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Selldown in O&M stocks hammers Keppel, SembMarine

Rigbuilders also hit by news that major customer Sete Brasil may go bust, spurring fears of writedowns of S$2b

These days, the Red Sea doesn't just contain oil. Offshore and marine stocks (O&M) now find themselves swimming in it, too, as they fight to stay afloat amid a sector-wide plunge that analysts warn could be even deeper than what the industry went through during the global financial crisis (GFC).


THESE days, the Red Sea doesn't just contain oil. Offshore and marine stocks (O&M) now find themselves swimming in it, too, as they fight to stay afloat amid a sector-wide plunge that analysts warn could be even deeper than what the industry went through during the global financial crisis (GFC).

Waves of panic selling engulfed Singapore-listed O&M counters on Thursday after Brent crude oil briefly dipped below the US$30 per barrel mark, sending some stocks to their lowest valuations in over a decade.

Rigbuilders Keppel Corp and Sembcorp Marine were also hammered by news of their major customer Sete Brasil potentially going bust, which has spurred fears that the two firms might have to take massive writedowns of as much as S$2 billion in revenue as a result.

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With few bright spots, the damp sentiment could drag on for some time even though the sector may look oversold, analysts said, adding that investors should beware of falling knives unless they can afford to hold.

Keppel shares fell below S$5 on Thursday for the first time since the global financial crisis. The stock retreated 6.4 per cent or 33 Singapore cents to finish at S$4.86, its lowest since April 2009. Its GFC trough was S$3.20 in October 2008. It has returned -25.4 per cent year-to-date, Bloomberg figures show.

Sembcorp Marine, which analysts said lacks diversified segments such as Keppel's property arm that can help to cushion blows to its bottomline, did even worse. It plunged 6.8 per cent or 10 Singapore cents to end the day at a miserable S$1.37, its lowest since March 2009 and not too far from its S$1.12 GFC trough in October 2008. Its year-to-date return was -21.7 per cent.

The companies' valuations have also hit their lowest in nearly 15 years. Keppel's price-to-book (P/B) ratio was about 0.82 on Thursday, the lowest since 2002, while SembMarine's hit 0.96, its worst since 2001, according to Bloomberg data.

The steep declines precede a Jan 21 meeting at which Sete Brasil investors will decide whether Sete should file for bankruptcy. That also happens to be the day of Keppel Corp's Q4 results briefing. SembMarine's Q4 results will be out on Feb 15, but it has already issued a profit guidance warning of a net loss for the quarter.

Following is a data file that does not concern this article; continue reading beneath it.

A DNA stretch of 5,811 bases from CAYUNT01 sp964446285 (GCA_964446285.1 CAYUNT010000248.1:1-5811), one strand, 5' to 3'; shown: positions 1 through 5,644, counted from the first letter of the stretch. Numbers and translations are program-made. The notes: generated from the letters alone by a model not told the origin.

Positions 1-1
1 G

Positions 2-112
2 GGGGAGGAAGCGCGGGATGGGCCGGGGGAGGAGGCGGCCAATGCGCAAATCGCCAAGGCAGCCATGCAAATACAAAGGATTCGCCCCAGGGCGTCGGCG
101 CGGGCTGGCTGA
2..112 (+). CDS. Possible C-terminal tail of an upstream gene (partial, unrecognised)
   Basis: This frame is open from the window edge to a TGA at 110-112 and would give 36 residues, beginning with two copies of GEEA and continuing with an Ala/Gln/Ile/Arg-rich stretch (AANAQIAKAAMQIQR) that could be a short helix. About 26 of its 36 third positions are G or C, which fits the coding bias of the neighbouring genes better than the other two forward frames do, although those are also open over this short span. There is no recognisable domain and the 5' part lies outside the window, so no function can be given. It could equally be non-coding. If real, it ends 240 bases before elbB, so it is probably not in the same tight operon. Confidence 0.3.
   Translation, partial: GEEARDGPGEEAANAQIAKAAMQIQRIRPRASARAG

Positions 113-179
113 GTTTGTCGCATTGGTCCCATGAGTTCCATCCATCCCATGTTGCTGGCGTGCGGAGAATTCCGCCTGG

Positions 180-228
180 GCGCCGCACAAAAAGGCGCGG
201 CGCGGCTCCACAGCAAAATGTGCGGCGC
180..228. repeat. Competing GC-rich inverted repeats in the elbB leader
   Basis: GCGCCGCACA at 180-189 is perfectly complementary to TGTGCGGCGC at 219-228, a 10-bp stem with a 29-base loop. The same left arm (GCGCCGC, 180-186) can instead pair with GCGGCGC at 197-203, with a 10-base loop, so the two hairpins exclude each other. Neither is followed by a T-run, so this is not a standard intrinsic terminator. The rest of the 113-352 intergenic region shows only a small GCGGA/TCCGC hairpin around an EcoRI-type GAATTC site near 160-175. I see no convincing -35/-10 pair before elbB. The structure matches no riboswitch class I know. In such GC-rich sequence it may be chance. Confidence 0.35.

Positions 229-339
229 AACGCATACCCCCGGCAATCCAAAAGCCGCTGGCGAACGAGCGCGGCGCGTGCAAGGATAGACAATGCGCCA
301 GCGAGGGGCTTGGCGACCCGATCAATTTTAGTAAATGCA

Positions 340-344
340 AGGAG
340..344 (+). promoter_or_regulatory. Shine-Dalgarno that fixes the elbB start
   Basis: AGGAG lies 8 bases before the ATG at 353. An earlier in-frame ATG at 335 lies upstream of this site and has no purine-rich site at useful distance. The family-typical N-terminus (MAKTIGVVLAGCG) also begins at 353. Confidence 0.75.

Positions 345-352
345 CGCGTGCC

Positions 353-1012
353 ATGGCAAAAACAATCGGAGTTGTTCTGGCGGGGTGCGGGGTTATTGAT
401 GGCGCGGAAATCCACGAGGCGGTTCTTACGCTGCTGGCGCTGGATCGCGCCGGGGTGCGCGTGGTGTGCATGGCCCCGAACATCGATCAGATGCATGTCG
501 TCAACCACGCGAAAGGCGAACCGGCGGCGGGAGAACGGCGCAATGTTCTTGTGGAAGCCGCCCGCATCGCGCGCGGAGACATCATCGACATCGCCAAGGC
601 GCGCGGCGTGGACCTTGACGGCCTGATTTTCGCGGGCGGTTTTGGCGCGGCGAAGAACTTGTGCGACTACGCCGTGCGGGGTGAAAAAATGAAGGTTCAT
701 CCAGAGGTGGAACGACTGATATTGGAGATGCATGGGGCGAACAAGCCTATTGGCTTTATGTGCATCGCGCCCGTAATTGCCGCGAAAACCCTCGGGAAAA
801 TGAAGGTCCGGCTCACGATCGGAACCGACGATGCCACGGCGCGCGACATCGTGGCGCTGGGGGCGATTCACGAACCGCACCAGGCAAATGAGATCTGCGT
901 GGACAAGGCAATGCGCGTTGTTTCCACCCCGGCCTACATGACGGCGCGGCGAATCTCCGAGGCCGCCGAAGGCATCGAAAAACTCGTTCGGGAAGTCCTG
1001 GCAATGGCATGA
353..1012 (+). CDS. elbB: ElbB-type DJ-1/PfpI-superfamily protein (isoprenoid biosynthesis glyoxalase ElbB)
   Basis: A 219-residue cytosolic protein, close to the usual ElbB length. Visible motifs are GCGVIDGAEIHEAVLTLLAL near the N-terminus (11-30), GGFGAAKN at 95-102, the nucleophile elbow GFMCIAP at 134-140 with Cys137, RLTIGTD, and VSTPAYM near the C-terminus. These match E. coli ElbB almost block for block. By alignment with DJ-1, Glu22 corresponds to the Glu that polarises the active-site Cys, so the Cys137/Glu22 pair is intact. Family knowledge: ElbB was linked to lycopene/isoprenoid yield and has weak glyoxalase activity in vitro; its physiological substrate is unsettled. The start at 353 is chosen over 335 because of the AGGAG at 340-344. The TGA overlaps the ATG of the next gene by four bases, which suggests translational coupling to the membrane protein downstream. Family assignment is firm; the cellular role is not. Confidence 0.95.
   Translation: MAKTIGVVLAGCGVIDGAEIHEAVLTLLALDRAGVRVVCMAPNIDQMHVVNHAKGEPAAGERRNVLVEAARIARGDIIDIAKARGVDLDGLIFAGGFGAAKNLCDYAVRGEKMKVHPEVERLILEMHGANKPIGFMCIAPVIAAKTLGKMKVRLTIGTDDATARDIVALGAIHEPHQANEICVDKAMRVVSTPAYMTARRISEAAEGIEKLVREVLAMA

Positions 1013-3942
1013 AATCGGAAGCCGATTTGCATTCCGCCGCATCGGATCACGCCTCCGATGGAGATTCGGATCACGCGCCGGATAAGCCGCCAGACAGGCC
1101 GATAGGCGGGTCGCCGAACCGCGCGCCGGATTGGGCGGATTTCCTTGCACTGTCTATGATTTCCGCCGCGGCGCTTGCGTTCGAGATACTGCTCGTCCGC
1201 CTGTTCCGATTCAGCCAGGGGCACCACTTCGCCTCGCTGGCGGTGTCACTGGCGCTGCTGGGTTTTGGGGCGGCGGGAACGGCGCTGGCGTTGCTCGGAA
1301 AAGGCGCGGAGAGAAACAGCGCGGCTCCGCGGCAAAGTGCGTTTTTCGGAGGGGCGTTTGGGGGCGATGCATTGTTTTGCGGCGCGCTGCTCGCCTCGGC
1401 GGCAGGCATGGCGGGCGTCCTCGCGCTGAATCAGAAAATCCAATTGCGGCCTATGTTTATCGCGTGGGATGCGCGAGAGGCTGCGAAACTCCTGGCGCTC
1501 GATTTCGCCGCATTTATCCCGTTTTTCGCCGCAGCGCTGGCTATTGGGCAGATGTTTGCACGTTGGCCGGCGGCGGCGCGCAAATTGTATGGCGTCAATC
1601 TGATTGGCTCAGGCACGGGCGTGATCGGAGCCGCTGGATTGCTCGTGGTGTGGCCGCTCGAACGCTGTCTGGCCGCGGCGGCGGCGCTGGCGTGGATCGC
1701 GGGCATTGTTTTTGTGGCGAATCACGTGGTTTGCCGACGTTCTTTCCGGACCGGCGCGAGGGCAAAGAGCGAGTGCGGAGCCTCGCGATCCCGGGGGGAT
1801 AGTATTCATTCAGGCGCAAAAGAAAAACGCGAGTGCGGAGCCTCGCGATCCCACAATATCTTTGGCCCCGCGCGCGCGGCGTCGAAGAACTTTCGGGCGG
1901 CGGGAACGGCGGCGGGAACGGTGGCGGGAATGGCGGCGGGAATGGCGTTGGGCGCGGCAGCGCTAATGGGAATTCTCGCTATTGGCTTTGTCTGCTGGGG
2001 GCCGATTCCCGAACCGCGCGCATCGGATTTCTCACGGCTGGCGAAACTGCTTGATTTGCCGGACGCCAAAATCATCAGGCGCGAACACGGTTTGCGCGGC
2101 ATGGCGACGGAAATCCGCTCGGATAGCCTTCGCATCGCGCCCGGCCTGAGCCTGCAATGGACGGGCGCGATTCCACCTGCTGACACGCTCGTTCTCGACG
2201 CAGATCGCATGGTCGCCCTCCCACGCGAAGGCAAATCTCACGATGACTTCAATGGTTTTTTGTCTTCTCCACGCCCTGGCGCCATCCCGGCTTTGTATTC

Analysts said prospects for the O&M sector are generally dim, noting that predictions of oil possibly falling to as cheap as US$10 per barrel are being bandied about.

"The GFC was nothing compared to this," said KGI Fraser analyst Joel Ng. "The oil slump will hit everyone in the sector, even shallow-water players. Fleet utilisation levels are the worst we've seen for the past 10 years or so."

The rapid plunge in crude signals the end of a rig cycle boom for Keppel and SembMarine and they will have to find other avenues for growth besides rigs for the next five years at least, he added. Noting that the two stocks are at trough valuations, he said they are starting to look attractive from a fundamental point of view but warned: "They say don't catch a falling knife, and this is exactly the moment."

RHB analyst Lee Yue Jer estimated that if Sete Brasil goes bankrupt without a plan for paying creditors, Keppel and SembMarine could each have to write back up to S$2 billion of revenue that they have booked on the rigs they are building for Sete. The corresponding writedown on profit might be 5-10 per cent of revenue, he said.

Analysts warned that smaller and more indebted companies could go under too. "Bankruptcy risks are heightened, especially the highly geared smaller players with bond maturing in the near term," said DBS analyst Ho Pei Hwa.

Maybank Kim Eng analyst Yeak Chee Keong said O&M companies with net gearing above 1.0x and Ebitda-over-interest expense of less than 3x would be in danger, one example being Swiber. But "the bright spot will be that stronger players may be able to buy distressed assets at cheap prices . . . and emerge as a stronger player with greater market share in the longer term", he said. "In the near term, it's about survival."

Analysts said there are a few diversified stocks that could be a bit more resilient against the oil slump.

For instance, Ezion Holdings and Triyards Holdings could do relatively better due to the "brighter outlook of the segment they are operating in, as well as their relatively more diversified operations", OCBC Investment Research analyst Low Pei Han said.

Mr Lee was also bullish on Triyards, saying its earnings could grow in 2016 and it has received a lot of new orders from firms outside the oil & gas industry. He added that he thinks the O&M selldown is overdone. "Our O&G sector is already mispriced, and has gone to levels at which fundamentally the valuations are far too low . . . all bearishness has been priced in at this point in time. The implication of valuations now is that oil prices will stay low, around US$30-40 (per barrel), pretty much indefinitely. But this is not a long-term sustainable price."

Triyards was not spared on Thursday, shedding 5.4 per cent or 2.5 Singapore cents to end at S$0.435.



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